The flowers are not salted, nor subjected to any other treatment, before being conveyed in baskets on the heads of men and women, and backs of animals, to the distilling apparatus. This consists of a tinned-copper still, erected on a semicircle of bricks, and heated by a wood fire; from the top passes a straight tin pipe, which obliquely traverses a tub kept constantly filled with cold water, by a spout, from some convenient rivulet, and constitutes the condenser. Several such stills are usually placed together, often beneath the shade of a large tree. The still is charged with 25 to 50 lbs. of roses, not previously deprived of their calyces, and double the volume of spring water. The distillation is carried on for about one hour and a half, the result being simply a very oily rose water (ghyul-suyu). The exhausted flowers are removed from the still, and the decoction is used for the next distillation instead of fresh water. The first distillates from each apparatus are mixed and distilled by themselves, one-sixth being drawn off; the residue replaces spring water for subsequent operations. The distillate is received in long-necked bottles, holding about 1 1/4 gallon. It is kept in them for a day or two, at a temperature exceeding 59°F., by which time most of the oil, fluid and bright, will have reached the surface. It is skimmed off by a small, long-handled, fine-orificed tin funnel, and is then ready for sale. The last-run rose water is extremely fragrant, and is much prized locally for culinary and medicinal purposes. The quantity and quality of the otto are much influenced by the character of the water used in distilling. When hard spring water is employed, the otto is rich in stearopten, but less transparent and fragrant. The average quantity of the product is estimated by Baur at 0.037 to 0.040 per cent.; another authority says that 3,200 kilograms of roses give 1 kilogram of oil.

Pure otto, carefully distilled, is at first colorless, but speedily becomes yellowish; its specific gravity is 0.87 at 72.5°F.; its boiling point is 444°F.;

it solidifies at 51.8° to 60.8°F. or still higher; it is soluble in absolute alcohol and in acetic acid. The most usual and reliable tests of the quality of an otto are (1) its odor, (2) its congealing point, (3) its crystallization. The odor can be judged only after long experience. A good oil should congeal well in five minutes at a temperature of 54.5°F.; fraudulent additions lower the congealing point. The crystals of rose-stearopten are light, feathery, shining plates, filling the whole liquid. Almost the only material used for artificially heightening the apparent proportion of stearopten is said to be spermaceti, which is easily recognizable from its liability to settle down in a solid cake, and from its melting at 122°F., whereas the stearopten fuses at 81.4°F. Possibly paraffin wax would more easily escape detection.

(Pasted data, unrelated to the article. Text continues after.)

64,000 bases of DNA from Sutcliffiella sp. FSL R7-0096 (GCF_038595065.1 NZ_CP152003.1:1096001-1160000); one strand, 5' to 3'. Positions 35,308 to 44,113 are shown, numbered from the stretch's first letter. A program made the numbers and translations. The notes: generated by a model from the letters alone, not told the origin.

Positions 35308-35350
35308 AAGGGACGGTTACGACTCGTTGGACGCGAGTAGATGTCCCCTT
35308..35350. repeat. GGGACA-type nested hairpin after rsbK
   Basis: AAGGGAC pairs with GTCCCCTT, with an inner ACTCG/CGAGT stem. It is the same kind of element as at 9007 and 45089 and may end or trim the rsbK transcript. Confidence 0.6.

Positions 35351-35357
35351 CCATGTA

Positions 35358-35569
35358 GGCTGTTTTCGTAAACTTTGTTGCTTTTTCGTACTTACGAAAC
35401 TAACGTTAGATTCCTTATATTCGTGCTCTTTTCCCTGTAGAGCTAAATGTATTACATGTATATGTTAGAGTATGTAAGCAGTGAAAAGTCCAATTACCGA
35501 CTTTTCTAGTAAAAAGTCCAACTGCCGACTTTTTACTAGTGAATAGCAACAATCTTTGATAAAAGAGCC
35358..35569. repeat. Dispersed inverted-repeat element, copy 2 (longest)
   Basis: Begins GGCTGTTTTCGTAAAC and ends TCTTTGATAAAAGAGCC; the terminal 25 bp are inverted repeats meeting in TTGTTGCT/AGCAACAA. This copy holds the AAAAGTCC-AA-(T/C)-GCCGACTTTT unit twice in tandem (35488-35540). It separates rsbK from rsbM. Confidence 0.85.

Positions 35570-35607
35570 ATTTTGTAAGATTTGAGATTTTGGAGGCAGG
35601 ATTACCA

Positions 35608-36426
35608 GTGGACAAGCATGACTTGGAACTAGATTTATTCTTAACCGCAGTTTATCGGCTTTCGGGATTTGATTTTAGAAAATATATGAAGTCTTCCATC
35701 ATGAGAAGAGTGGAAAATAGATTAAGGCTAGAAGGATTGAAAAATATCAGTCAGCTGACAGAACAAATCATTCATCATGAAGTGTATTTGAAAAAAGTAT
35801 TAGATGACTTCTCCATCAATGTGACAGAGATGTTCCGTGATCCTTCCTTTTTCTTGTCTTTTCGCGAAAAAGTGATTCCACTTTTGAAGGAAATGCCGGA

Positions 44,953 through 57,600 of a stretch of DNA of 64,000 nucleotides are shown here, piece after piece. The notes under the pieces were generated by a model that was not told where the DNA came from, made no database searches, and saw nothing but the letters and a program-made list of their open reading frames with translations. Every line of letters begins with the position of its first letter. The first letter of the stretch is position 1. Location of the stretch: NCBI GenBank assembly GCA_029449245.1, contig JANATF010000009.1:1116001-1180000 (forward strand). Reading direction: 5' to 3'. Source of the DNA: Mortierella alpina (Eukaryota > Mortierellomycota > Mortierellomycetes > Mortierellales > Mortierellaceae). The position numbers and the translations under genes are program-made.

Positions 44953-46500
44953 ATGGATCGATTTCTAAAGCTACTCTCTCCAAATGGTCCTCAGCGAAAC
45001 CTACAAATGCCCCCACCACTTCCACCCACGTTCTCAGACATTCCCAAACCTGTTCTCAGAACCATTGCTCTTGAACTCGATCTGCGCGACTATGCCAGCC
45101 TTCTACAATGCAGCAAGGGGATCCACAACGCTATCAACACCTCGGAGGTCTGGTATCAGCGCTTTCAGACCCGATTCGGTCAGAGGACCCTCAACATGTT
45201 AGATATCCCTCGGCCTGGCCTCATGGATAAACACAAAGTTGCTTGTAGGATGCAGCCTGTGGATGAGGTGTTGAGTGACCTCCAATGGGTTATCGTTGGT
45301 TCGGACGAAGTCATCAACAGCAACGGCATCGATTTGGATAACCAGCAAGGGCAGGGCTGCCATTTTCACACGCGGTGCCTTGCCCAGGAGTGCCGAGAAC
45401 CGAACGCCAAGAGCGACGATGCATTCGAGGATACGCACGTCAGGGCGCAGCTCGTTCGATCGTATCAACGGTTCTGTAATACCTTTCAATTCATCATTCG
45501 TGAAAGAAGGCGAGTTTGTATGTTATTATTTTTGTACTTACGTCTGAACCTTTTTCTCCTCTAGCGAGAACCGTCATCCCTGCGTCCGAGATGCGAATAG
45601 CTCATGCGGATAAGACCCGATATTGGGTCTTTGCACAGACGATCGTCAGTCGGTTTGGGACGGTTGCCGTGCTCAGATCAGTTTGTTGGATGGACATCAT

The adulterations by means of other essential oils are much more difficult of discovery, and much more general; in fact, it is said that none of the Bulgarian otto is completely free from this kind of sophistication. The oils employed for the purpose are certain of the grass oils (Andropogon and Cymbopogon spp.), notably that afforded by Andropogon Schoenanthus, called idris-aghi by the Turks, and commonly known to Europeans as "geranium oil," though quite distinct from true geranium oil. The addition is generally made by sprinkling it upon the rose leaves before distilling. It is largely produced in the neighborhood of Delhi and exported to Turkey by way of Arabia; it is sold by Arabs in Constantinople in large bladder-shaped tinned-copper vessels, holding about 120 lbs. As it is usually itself adulterated with some fatty oil, it needs to undergo purification before use. This is effected in the following manner: The crude oil is repeatedly shaken up with water acidulated with lemon juice, from which it is poured off after standing for a day. The washed oil is placed in shallow saucers, well exposed to sun and air, by which it gradually loses its objectionable odor. Spring and early summer are the best seasons for the operation, which occupies two to four weeks, according to the state of the weather and the quality of the oil. The general characters of this oil are so similar to those of otto of roses—even the odor bearing a distant resemblance—that their discrimination when mixed is a matter of practical impossibility. The ratio of the adulteration varies from a small figure up to 80 or 90 per cent. The only safeguard against deception is to pay a fair price and to deal with firms of good repute, such as Messrs. Papasoglu, Manoglu & Son, Ihmsen & Co. and Holstein & Co., in Constantinople.

The otto is put up in squat-shaped flasks of tinned copper called kunku-mas, holding from 1 to 10 lbs. and sewn up in white woolen cloths. Usually their contents are transferred at Constantinople into small gilded bottles of German manufacture for export. The Bulgarian otto harvest, during the five years 1867-71, was reckoned to average somewhat below 400,000 meticals, miskals or midfsals (of about 3 dwt. troy), or 4,226 lbs. avoirdupois; that of 1873, which was good, was estimated at 500,000, value about £700,000. The harvest of 1880 realized more than £1,000,000, though the roses themselves were not so valuable as in 1876. About 300,000 meticals of otto, valued at £932,077, were exported in 1876 from Phillippopolis, chiefly to France, Australia, America and Germany.—Phar. Jour. and Trans., April 30, 1881, from Jour. Soc. Arts, Feb. 11, 1881.

The American Journal of Pharmacy, Vol. 53, 1881, was edited by John M. Maisch.